September 22, 1989, is a day that lives in infamy among the many Santee Cooper retirees and employees who have worked here long enough to remember it. Early that morning, Hurricane Hugo came ashore at the Isle of Palms in South Carolina and brought down our entire power delivery system for the first time since we produced our first kilowatt in February 1942. Employees and retirees remember the sheer devastation Hugo brought to their neighborhoods and to Santee Cooper facilities, but they also remember the long hours and tireless work it took to restore power to the far reaches of our battered state.
We’ve had our fair share of hurricanes roll through in the 23 years since Hugo struck, but nothing has come close to that Category 4 behemoth. This is good news, of course, but it also keeps folks who remember Hugo slightly on edge as they wait for its successor to place the South Carolina coast in its crosshairs.
Could the 2012 Atlantic Hurricane Season bring an end to our good fortune? We’ve already seen Alberto and Beryl preempt the official June 1 beginning. Is this what we can expect for the next six months?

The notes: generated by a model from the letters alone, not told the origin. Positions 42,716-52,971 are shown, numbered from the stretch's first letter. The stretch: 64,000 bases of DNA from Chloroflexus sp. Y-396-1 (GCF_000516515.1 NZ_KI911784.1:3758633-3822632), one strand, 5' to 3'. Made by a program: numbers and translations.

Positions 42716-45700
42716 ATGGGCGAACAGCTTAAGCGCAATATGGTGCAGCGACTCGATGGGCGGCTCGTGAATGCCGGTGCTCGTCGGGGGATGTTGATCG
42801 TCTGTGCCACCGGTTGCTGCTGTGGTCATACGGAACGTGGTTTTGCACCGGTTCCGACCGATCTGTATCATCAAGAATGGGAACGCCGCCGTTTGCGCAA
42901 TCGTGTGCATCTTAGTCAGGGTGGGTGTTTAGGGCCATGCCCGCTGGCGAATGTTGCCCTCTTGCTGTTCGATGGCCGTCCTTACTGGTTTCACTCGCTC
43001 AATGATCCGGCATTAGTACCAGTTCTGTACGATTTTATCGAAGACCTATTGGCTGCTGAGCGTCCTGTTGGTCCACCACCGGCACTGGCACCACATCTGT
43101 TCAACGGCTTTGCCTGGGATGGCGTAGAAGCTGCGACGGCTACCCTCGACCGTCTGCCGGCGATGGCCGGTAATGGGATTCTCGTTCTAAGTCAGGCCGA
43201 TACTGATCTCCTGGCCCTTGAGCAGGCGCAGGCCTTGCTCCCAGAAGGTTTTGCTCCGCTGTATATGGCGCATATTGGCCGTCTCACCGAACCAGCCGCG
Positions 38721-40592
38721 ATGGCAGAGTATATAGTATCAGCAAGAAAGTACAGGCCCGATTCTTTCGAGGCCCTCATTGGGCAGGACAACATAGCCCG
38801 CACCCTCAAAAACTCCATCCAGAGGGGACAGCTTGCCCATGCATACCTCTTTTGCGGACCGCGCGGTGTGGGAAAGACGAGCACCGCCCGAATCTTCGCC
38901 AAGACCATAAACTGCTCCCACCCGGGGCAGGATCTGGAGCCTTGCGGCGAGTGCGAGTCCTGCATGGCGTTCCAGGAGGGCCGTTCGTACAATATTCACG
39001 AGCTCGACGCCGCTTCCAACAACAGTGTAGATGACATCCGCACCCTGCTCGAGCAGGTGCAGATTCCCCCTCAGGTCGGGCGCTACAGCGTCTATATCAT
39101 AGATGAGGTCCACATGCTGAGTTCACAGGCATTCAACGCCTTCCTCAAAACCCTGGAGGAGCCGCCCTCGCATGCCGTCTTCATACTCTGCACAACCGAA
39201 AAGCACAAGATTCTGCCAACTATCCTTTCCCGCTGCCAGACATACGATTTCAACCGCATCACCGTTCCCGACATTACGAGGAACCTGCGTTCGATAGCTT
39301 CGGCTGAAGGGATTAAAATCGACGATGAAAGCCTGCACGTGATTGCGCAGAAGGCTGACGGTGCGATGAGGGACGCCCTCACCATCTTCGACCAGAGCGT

Forecasters are calling for a quote-unquote normal hurricane season with a 70 percent chance of producing between four and eight hurricanes — one to three of them becoming major. Regardless of these forecasts, Santee Cooper approaches each hurricane season with the mindset to be prepared for whatever the Atlantic brings. Every department has an emergency plan that is reviewed and discussed before June 1 to ensure each employee knows what their duties are in the event of a major storm event. We are ready come what may.
We strongly encourage you to be ready as well. If you wait until a named storm is bearing down on the Palmetto State, you could be putting yourself and your loved ones at risk. Prepare an emergency kit of nonperishable foods/canned goods, water, flashlights, batteries, a radio, prescriptions, personal hygiene items, emergency contact information, cash, candles, and other essential items.
You should plan as though you might not have electricity for a couple of days or might be evacuated at a moment’s notice. Familiarize yourself with South Carolina’s emergency procedures. This year’s hurricane plan includes new evacuation zones and new procedures. Give some thought to where you might go if you are evacuated. Do not leave anything to chance.
Visit our Storm Center, and follow us on Twitter and Facebook to receive updates on our power-restoration efforts and other crucial information. Additional storm resources and information can also be found on our website. The South Carolina Emergency Management Division also has a wealth of essential planning materials.
Hurricane Hugo has been described as Santee Cooper’s darkest day — literally. But the efforts of our employees in its aftermath have been called our finest hour. Expect nothing less from us when the next storm strikes. We’ll be ready, and we want you to be ready.